So my knee-jerk conclusion would be that university campuses probably ARE more liberal than the nation as a whole -- but only because one would have to stack the deck tremendously to achieve anything near a 50-50 split in any profession where professional advancement requires more than an undergraduate education.
And surely the AEI is not calling for affirmative action?
TAP takes issue with the survey's methodology for making a claim about general faculty when in many cases only select schools were surveyed. I can't argue with this, but who cares what the Physics, or Mathematics professor's politics are? It can not by definition alter the substance of the material presented. My undergrad statistics prof was an unreconstructed Trotskyist. Her word problems were a hoot to read, but her politics couldn't alter the consequences of Tchebychev's theorems or those of Gauss.
On the other hand the students in a Women's Studies program are likely to aspire to one day affect govenment policy, and likewise the material presented can be heavily biased by the professor's own values. It seems to me this is exactly the sub-population where the AEI'survey data would be most useful to funders of their childrens' education. Imagine a liberal parent's alarm should they learn Phyllis Schlafly was chair of their daughter's Womyn's Studies department.
Surely the fact that teachers in public education tend to vote Democrat is about as surprising as the news that workers for defence contractors vote Republican? The fact that one votes for the party which overwhelmingly benefits one's own economic interests is, I think, likely to be a very poor indicator of one's genuine political beliefs. I would want to see more evidence that these Democrat-voting lecturers had any material left-wing political beliefs other than favouring the payment of more public money to themselves.
A Different David,
"Who cares what the Physics or Mathematics professor's politics are?"
Anyone who actually wants to find out the political views of college faculty.
Bernard Yomtov answers:
> Anyone who actually wants to find out the
> political views of college faculty.
My whole point is simply, data on the political views of a whole college faculty are not as useful as data on the part of the faculty whose field meaningfully affects, or is affected by politics.
In the same way as surveys of the political views of "United States citizens" never include the views of children under 18, felons, or in many cases, people simply unlikely to vote.
TheCoach writes, "...but to say that The Prospect lied is stretching it."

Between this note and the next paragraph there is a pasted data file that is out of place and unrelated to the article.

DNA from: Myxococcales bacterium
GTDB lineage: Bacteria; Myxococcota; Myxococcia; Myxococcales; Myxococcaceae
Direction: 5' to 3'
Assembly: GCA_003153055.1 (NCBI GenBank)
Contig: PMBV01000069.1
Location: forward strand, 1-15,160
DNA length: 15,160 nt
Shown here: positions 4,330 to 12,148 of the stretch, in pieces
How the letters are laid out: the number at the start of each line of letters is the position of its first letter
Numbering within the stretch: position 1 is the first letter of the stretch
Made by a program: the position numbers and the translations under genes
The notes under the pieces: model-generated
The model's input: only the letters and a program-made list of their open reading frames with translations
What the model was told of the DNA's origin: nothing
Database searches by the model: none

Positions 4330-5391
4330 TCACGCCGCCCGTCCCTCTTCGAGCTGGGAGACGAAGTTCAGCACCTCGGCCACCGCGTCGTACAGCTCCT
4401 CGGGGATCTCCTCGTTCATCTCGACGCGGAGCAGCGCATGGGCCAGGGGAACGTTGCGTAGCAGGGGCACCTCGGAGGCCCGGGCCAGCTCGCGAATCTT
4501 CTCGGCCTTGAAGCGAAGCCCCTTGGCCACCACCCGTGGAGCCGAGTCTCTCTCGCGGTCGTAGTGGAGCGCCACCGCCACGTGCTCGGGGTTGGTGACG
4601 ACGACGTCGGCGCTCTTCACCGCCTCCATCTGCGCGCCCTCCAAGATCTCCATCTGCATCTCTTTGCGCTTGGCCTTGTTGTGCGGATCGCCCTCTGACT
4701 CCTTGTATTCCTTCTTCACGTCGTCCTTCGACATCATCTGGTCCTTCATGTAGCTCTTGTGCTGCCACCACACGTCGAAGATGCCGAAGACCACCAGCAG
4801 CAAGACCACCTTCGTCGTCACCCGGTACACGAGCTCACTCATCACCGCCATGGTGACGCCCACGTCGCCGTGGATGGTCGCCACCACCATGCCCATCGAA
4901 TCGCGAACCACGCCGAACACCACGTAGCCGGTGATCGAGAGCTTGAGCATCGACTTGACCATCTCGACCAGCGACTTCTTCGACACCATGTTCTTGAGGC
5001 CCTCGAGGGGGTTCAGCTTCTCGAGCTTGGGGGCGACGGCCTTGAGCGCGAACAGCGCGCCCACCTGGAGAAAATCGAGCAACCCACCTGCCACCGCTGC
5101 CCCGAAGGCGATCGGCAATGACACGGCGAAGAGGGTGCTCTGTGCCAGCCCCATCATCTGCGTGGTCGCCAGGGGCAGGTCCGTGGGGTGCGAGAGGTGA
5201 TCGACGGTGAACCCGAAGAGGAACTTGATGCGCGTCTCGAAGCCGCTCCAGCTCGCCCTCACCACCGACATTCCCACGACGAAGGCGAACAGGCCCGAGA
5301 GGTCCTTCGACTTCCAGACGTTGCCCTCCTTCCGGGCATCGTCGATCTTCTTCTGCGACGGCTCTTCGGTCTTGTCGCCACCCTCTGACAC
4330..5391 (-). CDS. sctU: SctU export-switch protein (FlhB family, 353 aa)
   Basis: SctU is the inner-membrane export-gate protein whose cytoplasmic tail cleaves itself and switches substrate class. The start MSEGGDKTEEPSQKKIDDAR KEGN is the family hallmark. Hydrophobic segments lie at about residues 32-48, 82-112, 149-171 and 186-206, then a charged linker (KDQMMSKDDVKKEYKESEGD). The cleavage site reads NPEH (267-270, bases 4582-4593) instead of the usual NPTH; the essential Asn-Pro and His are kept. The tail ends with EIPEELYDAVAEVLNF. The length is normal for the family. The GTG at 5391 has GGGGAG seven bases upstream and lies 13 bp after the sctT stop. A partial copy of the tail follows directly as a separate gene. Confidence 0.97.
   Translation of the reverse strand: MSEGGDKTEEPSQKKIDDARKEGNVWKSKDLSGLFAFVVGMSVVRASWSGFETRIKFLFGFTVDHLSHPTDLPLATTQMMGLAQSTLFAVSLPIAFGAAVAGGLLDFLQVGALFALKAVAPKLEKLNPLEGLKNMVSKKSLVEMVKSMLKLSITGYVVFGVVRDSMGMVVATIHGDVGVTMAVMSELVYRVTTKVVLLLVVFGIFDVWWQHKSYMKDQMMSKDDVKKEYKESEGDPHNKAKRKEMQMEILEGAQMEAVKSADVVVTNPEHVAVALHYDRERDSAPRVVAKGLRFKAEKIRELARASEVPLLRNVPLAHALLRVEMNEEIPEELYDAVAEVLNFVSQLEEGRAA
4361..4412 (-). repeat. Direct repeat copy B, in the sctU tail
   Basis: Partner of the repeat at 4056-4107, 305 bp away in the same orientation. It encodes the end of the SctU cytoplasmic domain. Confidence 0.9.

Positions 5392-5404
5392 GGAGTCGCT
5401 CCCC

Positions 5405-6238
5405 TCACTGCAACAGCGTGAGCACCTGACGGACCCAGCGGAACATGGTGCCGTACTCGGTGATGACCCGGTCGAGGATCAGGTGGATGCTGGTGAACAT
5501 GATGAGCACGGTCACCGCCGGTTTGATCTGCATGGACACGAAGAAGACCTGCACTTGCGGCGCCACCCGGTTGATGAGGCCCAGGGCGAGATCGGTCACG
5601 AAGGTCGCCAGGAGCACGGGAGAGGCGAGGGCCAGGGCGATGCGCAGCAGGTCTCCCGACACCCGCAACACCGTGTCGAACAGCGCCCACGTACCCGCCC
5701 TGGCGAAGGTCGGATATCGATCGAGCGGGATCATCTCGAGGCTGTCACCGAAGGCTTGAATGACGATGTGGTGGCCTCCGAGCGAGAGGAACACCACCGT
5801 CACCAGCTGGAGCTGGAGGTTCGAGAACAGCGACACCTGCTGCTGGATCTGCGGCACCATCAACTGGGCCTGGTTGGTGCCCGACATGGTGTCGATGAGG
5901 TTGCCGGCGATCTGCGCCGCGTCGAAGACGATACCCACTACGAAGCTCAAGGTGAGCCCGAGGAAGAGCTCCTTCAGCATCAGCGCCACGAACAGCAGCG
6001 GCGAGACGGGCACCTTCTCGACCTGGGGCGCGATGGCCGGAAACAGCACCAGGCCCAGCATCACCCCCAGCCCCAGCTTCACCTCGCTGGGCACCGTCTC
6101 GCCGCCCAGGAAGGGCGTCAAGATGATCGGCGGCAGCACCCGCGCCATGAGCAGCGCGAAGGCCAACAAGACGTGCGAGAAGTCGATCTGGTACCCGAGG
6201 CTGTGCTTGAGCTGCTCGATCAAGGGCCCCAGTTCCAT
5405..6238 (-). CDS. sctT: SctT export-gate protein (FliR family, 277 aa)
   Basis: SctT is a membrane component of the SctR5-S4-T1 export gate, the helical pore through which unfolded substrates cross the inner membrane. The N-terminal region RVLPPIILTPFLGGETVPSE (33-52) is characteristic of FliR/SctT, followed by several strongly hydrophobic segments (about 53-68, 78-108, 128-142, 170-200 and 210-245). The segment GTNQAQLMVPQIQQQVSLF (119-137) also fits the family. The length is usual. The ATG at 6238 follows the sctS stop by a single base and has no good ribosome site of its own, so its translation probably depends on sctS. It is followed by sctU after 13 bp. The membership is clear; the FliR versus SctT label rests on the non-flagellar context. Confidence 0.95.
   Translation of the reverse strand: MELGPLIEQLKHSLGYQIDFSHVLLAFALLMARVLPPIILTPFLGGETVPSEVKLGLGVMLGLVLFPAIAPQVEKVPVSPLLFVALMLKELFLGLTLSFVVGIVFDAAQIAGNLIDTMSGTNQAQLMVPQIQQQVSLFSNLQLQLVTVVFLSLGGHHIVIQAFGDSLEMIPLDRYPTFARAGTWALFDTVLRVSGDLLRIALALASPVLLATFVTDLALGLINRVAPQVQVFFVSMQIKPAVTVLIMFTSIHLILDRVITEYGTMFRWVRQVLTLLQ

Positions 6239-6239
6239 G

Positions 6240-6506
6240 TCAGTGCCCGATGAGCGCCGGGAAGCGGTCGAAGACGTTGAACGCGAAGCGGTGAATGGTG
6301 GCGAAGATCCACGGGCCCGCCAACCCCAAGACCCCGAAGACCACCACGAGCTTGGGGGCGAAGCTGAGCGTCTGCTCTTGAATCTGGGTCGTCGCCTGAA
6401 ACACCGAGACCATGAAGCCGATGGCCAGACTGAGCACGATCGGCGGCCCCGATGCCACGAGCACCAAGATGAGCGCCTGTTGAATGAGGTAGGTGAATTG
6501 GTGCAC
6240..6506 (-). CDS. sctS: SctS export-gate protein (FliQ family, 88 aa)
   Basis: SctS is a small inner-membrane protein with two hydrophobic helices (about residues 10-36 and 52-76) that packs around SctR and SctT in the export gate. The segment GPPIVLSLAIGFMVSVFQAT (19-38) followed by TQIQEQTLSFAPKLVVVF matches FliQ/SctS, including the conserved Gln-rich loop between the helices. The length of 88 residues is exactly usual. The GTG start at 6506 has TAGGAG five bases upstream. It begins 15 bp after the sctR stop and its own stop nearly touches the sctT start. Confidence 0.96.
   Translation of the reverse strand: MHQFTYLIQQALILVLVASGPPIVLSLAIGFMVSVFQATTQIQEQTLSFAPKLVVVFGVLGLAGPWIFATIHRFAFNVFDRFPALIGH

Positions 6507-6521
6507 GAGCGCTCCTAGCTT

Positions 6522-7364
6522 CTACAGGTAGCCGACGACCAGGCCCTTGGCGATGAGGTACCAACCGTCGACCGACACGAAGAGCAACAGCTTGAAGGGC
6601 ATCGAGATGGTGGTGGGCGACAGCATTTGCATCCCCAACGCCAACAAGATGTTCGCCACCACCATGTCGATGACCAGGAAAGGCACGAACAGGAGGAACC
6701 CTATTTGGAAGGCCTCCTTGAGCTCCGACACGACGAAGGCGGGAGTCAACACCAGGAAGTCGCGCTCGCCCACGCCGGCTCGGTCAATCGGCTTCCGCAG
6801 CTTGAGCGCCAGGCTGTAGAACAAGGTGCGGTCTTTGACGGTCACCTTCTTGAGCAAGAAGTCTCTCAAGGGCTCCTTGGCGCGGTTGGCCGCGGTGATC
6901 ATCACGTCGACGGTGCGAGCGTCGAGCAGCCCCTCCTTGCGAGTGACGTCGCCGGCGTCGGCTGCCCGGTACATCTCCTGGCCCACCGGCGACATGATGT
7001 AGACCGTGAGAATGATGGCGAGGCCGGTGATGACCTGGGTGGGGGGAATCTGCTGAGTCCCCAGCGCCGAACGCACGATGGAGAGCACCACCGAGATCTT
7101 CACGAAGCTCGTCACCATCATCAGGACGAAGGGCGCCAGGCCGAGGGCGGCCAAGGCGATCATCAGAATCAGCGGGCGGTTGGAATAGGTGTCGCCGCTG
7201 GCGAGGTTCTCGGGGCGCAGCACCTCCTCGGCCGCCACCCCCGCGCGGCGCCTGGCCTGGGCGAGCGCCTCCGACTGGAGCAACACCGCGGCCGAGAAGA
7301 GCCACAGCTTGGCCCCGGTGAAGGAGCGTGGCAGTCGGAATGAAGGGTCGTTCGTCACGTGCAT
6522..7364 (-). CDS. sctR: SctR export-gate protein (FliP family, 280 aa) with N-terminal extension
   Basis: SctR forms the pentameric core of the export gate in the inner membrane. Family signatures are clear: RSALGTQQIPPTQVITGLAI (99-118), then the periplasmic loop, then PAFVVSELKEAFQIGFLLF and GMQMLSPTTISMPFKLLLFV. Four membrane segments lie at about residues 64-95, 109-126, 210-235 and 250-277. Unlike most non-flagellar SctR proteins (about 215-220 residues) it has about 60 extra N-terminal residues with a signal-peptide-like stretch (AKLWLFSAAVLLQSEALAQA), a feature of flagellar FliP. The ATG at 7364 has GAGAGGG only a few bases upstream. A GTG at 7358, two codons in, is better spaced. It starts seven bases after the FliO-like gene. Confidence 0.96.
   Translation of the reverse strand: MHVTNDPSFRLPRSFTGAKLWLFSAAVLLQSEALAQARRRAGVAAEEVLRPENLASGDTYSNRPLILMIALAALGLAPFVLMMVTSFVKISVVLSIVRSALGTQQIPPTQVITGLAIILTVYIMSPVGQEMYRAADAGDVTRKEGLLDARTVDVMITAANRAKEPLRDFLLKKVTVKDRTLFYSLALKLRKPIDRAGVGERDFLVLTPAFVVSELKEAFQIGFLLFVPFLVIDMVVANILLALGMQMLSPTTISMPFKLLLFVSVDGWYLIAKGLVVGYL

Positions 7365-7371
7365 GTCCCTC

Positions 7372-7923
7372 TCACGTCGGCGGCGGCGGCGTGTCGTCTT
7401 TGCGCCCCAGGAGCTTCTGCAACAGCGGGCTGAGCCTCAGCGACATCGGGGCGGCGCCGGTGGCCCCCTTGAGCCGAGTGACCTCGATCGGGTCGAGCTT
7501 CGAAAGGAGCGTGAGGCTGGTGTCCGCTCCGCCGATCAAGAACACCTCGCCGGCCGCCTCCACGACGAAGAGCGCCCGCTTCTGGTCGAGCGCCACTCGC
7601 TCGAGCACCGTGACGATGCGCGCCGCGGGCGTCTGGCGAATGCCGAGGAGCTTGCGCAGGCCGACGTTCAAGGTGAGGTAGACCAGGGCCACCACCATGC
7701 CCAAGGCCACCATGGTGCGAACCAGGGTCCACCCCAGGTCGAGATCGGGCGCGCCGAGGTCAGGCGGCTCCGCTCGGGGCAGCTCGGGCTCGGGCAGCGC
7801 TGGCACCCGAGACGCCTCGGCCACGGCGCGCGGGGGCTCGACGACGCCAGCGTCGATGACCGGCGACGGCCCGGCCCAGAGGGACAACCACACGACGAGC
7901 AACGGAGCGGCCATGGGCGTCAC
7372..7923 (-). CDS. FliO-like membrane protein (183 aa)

On further review...I'll retract my characterization of it as a "lie," though I still think it was misleading. The (American) Prospect wrote that David Horowitz was:
"...best known for his ads in college newspapers calling on black Americans to show 'gratitude' for all that white Americans have done for them."
To me, that strongly *implies* that David Horowitz was speaking of *living* white Americans. Whereas, Horowitz was in fact speaking of abolitionists, including those in the North who died to end slavery in the U.S.
It's also pretty clear that the reference was intended merely to be pejorative. Why couldn't The American Prospect have written that David Horowitz is:
"...best known for his ads in college newspapers against slavery reparations," or even,
"...best known for his inflamatory ads in college newspapers against slavery reparations," or
"...best known for his ads in college newspapers claiming that slavery reparations are racist,"...or something like that?
I think the answer is clearly that such alternative characterizations wouldn't have had the desired effect of making David Horowitz seem like an inconsiderate jerk.
TheCoach continues, "Especially for a parenthetical remark on a blog (as opposed to a study)."
The American Prospect isn't a "blog." It's an online magazine, which presumably has an editor (checking to make sure that people "like" David Horowitz are portrayed in a "properly" unfavorable light?).
I have a hard time commenting on the "study," as it's not available on-line. I'm not sure I feel like shelling out the $6 to get the SEPTEMBER issue of the AEI magazine. (Note to The American Prospect: It's the *September* issue, not August.) I completely agree that, if the study is as portrayed--that the article implied that the chosen sample was representative of the complete faculty at any of those universities--it would be a lie.
But how do I, or anyone else, know that the study was as portrayed by The American Prospect?
A different David wrote, "TAP takes issue with the survey's methodology for making a claim about general faculty when in many cases only select schools were surveyed. I can't argue with this, but who cares what the Physics, or Mathematics professor's politics are? It can not by definition alter the substance of the material presented. My undergrad statistics prof was an unreconstructed Trotskyist. Her word problems were a hoot to read, but her politics couldn't alter the consequences of Tchebychev's theorems or those of Gauss."
That's fine as far as math and physics goes. You leave out a whole host of disciplines, however. When I taught at University of Wyoming (math, no less!), I noticed that some ag-like department had a weekly seminar which sounded like rightist "Sagebrush rebellion" agitprop.
Not to mention all the biased stuff college kids get from...economics departments, business schools, and so forth.
>>I think the answer is clearly that such alternative characterizations wouldn't have had the desired effect of making David Horowitz seem like an inconsiderate jerk<<
But to have given the impression that Horowitz wasn't an inconsiderate jerk would be downright misleading ...
A different David writes,
"My whole point is simply, data on the political views of a whole college faculty are not as useful as data on the part of the faculty whose field meaningfully affects, or is affected by politics. "
Useful for what? Throwing some red meat to the dittoheads?
The point is that if you're going to survey Women's Studies professors on politics, or anything else, you should present the results as a survey of Women's Studies professors, not of college faculties in general. The AEI didn't do that. They, and the people who quote the study, like the celebrated intellectual George Will for example, don't bother with such niceties. Don't pay too much attention to the details - it might rob you of a weapon.
d squared writes:
>> Surely the fact that teachers in public education tend to vote Democrat is about as surprising as the news that workers for defence contractors vote Republican? <<
I don't know that either of the above is true. Boeing is in Washington state, which has two female Democrats for Senator. The congressmen who represent the areas in which Boeing has plants are; Norm Dicks (D), Jay Inslee (D), Adam Smith (D), and Jim McDermott (D-Baghdad).
As for teachers, I know a number who vote Republican. But their union leaders certainly are strong Dems.
It's a tendency, but not a dominant factor. The political climes of Washington & California were significantly different in the 1980s, in spite of large defense industries in both.